State Offers $425K to Small Businesses Affected by East Harlem Explosion
EAST HARLEM — New York State is giving $425,000 to small businesses affected by the East Harlem Explosion, Governor Andrew Cuomo announced Wednesday.
The money will be distributed as loans of up to $20,000 to eligible businesses in order to aid the ongoing recovery from March’s explosion, which killed eight people and displaced dozens.
"I'm backed up in the rent for two months," said Marian Balde, owner of the restaurant Salimata. "We've had a lot of problems. I've been working too hard since the explosion."
The debris from the blast destroyed to compressor on the roof of his restaurant on 116th Street. Afterwards, he could not get into the building for a week. All of the food went to waste, he said.
This money can help him keep the business open. Balde owes Con Edison thousands of dollars, he added.
“New Yorkers come together in times of hardship, and today we are doing just that,” the governor said. “These loans will help small business owners impacted by March’s tragic explosion get back on their feet.”
In May, Assemblyman Robert Rodriguez asked the governor to set up a $500,000 recovery fund for business owners.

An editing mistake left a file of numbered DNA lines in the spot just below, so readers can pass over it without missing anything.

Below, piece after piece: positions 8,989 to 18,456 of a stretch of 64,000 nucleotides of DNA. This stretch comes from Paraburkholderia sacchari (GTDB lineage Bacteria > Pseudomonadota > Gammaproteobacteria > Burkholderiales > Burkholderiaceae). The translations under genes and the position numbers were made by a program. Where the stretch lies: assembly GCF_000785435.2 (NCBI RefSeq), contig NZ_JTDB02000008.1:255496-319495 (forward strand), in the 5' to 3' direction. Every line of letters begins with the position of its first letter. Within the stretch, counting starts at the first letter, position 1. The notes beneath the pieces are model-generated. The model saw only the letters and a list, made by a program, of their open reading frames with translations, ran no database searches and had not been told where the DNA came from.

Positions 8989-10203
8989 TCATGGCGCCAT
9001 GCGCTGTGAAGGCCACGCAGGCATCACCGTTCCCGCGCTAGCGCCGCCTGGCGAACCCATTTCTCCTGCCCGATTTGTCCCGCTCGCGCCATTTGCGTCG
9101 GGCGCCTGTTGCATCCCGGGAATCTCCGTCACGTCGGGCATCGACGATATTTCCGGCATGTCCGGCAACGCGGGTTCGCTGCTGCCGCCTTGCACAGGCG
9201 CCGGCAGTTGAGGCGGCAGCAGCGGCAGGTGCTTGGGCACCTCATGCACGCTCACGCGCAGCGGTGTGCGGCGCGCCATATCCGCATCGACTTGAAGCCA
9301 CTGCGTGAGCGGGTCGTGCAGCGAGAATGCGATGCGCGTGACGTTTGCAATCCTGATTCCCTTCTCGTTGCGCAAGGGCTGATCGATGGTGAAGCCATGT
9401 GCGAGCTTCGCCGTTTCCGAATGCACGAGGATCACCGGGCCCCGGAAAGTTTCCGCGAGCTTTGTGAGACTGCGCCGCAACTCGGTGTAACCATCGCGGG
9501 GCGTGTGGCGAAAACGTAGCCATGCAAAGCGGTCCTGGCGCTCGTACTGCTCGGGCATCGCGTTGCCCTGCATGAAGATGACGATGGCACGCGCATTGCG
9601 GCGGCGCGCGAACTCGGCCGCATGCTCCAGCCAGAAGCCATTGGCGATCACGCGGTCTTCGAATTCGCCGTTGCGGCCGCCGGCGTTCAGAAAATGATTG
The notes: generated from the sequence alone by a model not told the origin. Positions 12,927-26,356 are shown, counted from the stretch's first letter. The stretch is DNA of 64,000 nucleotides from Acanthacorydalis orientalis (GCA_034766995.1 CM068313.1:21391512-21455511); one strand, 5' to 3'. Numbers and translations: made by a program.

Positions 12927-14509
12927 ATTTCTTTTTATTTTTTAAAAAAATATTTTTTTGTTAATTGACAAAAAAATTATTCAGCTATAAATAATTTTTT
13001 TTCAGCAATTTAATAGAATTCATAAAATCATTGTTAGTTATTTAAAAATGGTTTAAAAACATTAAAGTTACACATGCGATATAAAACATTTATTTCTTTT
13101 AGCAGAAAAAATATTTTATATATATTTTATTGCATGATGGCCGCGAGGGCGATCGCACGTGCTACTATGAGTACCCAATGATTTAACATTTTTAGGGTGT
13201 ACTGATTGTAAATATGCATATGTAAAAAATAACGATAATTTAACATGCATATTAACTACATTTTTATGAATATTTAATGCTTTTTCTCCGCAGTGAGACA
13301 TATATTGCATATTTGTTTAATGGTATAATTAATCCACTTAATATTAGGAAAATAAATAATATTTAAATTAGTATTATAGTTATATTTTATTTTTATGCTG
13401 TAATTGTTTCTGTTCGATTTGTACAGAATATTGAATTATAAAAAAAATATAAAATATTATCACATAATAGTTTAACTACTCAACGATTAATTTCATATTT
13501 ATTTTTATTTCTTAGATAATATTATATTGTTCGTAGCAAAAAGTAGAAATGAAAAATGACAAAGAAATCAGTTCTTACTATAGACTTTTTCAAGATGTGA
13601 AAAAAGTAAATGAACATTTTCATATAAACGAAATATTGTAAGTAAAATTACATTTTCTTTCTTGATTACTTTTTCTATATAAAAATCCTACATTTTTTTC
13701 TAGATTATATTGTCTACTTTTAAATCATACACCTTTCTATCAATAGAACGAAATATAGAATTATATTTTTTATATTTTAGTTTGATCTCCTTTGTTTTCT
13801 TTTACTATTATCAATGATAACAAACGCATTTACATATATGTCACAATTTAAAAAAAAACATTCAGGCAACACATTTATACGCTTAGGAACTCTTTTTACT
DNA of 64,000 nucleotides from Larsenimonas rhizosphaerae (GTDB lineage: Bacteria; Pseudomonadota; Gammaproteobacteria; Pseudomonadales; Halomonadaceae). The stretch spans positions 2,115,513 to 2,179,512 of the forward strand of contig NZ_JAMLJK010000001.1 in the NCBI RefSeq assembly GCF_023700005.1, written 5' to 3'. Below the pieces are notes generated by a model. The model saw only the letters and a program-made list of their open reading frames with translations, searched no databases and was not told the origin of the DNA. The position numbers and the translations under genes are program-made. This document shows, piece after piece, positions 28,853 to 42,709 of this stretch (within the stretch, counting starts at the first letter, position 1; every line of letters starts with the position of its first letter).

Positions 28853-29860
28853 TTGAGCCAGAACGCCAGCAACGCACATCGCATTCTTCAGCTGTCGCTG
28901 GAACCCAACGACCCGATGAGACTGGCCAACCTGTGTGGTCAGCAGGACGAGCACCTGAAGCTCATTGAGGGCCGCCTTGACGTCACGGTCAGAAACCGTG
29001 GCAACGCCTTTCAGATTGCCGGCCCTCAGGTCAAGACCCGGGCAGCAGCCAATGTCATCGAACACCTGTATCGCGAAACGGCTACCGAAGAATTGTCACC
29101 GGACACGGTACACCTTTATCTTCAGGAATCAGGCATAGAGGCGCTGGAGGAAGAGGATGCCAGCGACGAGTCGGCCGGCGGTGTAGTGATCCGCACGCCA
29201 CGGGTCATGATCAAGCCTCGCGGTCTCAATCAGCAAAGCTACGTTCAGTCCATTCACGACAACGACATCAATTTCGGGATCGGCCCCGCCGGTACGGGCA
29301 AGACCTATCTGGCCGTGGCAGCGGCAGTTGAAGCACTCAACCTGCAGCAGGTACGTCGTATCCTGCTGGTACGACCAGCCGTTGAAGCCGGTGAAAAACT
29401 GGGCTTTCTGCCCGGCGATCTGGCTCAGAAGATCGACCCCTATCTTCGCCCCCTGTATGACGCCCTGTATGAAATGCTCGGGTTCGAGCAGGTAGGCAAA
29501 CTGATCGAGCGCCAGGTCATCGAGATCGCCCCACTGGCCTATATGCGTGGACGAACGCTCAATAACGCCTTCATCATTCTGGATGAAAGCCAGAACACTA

"Small businesses are so vital in making East Harlem unique and serving the diverse needs of our community,” Rodriguez said. “This forgivable loan fund will help our community rebuild and renovate, thereby protecting our local economy."
Sixty ground-level businesses were affected by the explosion, according to the city’s department of Small Businesses Services. Two were destroyed, six suffered heavy damage, 15 had moderate damage and 37 were affected by street closings.
To be eligible for the loans, businesses must be located between East 115th and 118th streets from Lexington to Madison avenues, have been in operation at least one day before the explosion and must be registered with New York state as a legally established business or not-for-profit.
Mark Goldsmith, president of Getting Out and Staying Out, an education and vocational training center for former inmates, planned to apply for the loans as soon as possible.
"It [the explosion] put us out of business for two weeks," he said. "We started getting back slowly, it took us almost two months to get operational."
Althought the non-profit that sends mentors to Riker's Island is open, the money would help them with insurance claims, he added.
The $425,000 is made up from a $100,00 state grant approved by the Empire State Development, $125,000 from the Harlem Community Development Corporation, a $100,000 grant from the Upper Manhattan Empowerment Zone, and a $100,000 commitment for privately raised funds from Rodriguez’s office, according to the Governor's Office
Affected businesses seeking to apply for funding should contact the Upper Manhattan Empowerment Zone at (212) 410-0030.